a) Work hard to find a subject that genuinely interests you but is available.
b) See whether someone else might have a sample. Sometimes, for instance, Harding's Biology department has samples of species in their collection that you might be able to sketch and photograph.
c) See whether you can arrange to get a thorough set of photographs of an actaul sample — you may to to travel or plan a hike to do so, but first-hand observation is always richer than photographic encounters alone.
d) See whether there are good quality images available online, in the library or in other books or magazines. If you must rely on other photographer's photos, you really must find outstanding images, from varied points of view, with great detail. In short, find far more images than you think you'll need and observe them well. This route is a last resort, is not recommended, and often results in studies that are weaker than others.
So, again, try to find some topic that interests you that is accessible. It usually saves time and is more motivating than working from pictures.
Do I have to pick a subject that's not been done before?
But work to find a fresh subject — open those creative eyes of yours and look for unnoticed possibilities.
It is certainly helpful to find some distinctive subject — a species that's a bit different than one already among the class examples. However, what's really important is that you look at your subject in a fresh way, discover distinctive traits in it, and create unique ways to graphically communicate those traits. So there is plenty of room to make the study your own even when the subject has been used before.
What if my subject is really too big to hold?
Larger subjects are allowed, but note that first-hand, direct observation is a big advantage when you're trying to discover aspects of something that you don't already know. Be sure you can study, sketch and photograph the subject thoroughly — one of your first goals is to discover aspects of your subject that you weren't aware of — let the forms of nature teach you how well they are designed.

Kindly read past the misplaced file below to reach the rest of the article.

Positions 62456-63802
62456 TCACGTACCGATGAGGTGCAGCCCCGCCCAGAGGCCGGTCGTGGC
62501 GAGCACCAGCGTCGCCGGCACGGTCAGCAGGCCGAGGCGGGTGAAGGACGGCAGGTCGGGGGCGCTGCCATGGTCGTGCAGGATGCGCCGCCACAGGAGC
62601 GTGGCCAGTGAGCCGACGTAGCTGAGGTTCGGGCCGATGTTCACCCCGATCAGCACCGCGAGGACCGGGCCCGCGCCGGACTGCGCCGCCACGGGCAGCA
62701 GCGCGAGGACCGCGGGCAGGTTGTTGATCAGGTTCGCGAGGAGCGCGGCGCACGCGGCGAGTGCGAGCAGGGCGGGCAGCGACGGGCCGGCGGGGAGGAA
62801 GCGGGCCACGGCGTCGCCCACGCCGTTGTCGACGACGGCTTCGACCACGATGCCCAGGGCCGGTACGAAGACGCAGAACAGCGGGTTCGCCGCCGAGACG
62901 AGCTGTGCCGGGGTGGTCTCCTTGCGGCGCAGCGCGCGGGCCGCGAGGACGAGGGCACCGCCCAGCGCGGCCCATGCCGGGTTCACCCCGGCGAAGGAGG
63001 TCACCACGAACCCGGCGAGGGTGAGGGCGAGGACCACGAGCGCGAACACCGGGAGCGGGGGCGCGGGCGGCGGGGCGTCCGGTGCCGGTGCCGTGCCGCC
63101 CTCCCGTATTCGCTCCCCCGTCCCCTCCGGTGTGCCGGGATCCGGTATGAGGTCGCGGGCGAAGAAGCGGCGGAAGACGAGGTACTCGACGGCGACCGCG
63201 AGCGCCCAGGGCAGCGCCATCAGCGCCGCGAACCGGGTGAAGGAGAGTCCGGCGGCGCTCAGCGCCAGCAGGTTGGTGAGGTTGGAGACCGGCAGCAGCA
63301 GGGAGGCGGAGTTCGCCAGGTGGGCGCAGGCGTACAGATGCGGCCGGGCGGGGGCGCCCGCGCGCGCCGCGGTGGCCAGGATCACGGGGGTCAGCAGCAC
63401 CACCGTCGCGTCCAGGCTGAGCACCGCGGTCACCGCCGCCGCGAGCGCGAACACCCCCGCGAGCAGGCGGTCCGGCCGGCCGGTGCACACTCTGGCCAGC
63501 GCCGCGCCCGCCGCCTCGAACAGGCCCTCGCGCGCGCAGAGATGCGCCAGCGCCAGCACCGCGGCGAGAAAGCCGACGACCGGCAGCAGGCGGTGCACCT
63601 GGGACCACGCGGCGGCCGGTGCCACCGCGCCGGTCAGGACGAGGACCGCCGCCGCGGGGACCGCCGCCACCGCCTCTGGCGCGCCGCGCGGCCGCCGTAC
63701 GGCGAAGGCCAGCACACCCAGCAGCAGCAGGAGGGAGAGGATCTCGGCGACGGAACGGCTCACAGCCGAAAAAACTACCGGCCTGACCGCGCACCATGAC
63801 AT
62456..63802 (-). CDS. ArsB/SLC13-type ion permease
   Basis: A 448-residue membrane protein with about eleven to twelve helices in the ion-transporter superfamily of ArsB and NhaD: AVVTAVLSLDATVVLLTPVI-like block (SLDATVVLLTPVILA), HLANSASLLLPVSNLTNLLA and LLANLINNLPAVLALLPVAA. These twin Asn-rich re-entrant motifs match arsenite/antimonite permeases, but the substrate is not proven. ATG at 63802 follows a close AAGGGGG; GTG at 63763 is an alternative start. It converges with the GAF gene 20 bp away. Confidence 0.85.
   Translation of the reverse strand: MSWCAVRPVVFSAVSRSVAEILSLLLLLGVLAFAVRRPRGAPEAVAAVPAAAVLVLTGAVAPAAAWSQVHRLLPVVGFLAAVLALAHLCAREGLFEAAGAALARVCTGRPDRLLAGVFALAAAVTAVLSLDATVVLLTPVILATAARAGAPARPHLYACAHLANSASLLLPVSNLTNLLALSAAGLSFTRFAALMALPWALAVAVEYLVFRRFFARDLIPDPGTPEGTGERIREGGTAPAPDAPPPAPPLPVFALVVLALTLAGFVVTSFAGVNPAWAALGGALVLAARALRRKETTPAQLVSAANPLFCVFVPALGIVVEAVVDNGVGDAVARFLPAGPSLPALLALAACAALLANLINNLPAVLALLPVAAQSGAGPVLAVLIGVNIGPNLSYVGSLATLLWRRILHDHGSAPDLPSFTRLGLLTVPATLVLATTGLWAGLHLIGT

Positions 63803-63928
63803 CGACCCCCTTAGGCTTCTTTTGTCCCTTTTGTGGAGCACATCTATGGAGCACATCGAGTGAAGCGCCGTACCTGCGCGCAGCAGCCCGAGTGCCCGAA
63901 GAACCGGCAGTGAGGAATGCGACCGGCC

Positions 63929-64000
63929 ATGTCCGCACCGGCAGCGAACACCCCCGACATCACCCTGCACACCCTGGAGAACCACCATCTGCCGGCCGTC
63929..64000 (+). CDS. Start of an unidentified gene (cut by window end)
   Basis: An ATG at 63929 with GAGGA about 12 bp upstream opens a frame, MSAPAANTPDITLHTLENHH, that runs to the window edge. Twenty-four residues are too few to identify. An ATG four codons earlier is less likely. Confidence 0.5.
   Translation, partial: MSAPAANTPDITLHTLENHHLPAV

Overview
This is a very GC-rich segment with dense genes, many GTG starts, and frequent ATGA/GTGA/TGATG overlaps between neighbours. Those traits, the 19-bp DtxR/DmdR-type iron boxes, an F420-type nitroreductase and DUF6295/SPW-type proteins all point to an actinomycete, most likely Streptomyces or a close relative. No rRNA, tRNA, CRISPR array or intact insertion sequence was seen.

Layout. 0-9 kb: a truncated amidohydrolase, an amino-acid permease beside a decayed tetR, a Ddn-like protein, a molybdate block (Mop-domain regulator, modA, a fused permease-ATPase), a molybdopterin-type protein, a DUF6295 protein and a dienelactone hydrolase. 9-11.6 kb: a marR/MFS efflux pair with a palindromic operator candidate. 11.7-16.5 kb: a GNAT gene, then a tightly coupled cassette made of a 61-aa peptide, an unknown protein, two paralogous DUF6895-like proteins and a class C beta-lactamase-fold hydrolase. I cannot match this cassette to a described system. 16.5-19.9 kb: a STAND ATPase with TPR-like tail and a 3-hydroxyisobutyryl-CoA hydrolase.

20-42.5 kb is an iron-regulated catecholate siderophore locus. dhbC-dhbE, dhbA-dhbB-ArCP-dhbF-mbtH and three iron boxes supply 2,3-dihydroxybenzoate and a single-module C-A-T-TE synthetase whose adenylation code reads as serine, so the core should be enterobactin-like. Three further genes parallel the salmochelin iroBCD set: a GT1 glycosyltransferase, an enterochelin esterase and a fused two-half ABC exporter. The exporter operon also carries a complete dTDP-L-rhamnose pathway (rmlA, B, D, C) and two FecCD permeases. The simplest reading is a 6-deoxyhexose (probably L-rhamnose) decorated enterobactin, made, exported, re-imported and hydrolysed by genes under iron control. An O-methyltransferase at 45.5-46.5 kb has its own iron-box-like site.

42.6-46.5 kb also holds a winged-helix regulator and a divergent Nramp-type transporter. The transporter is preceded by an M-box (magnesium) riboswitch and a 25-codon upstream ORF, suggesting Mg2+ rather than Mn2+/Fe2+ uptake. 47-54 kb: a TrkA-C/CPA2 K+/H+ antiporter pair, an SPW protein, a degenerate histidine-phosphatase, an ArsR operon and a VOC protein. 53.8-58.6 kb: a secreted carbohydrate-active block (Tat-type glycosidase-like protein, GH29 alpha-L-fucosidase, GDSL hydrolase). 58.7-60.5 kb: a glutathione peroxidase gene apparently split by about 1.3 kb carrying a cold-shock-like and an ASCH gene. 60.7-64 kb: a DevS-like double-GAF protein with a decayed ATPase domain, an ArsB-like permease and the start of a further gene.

What are some of the more unusual topics?
Roaches. After you get past the "ick!" factor, it was a good study, though.
Ginger Root. Not really enough "form" there to explore — too simple. Great flavor and nutrition, though.
Water. The study explored water as a natural force — a force that appears in many forms and also forms nature in beautiful ways. The topic was a stretch because it is the outcome of the subject, even more than the subject itself, that is formally interesting. Also, water is not "living" in the conventional sense.
Faces. (human) Great for similarity-variety discussions.
Coral. Quite varied stuff, actually.
So what's NOT been done?
Lots of things.
"Depending on who you ask, the number of insect species could vary from 1.5 million to 30 million." Most of them have not be the subject of a 2D Design class Nature Study. But we still have time.
"the best estimate we have of the number of known plant species is around 400,000."
A modest list of Arkansas trees and shrubs has about 25 species. Most have not been covered here.
Seashells seem endless— most are new to me. (thousands for sale) (stray note—math/3Dmodeling shells)
|© 2019 Greg Clayton/ firstname.lastname@example.org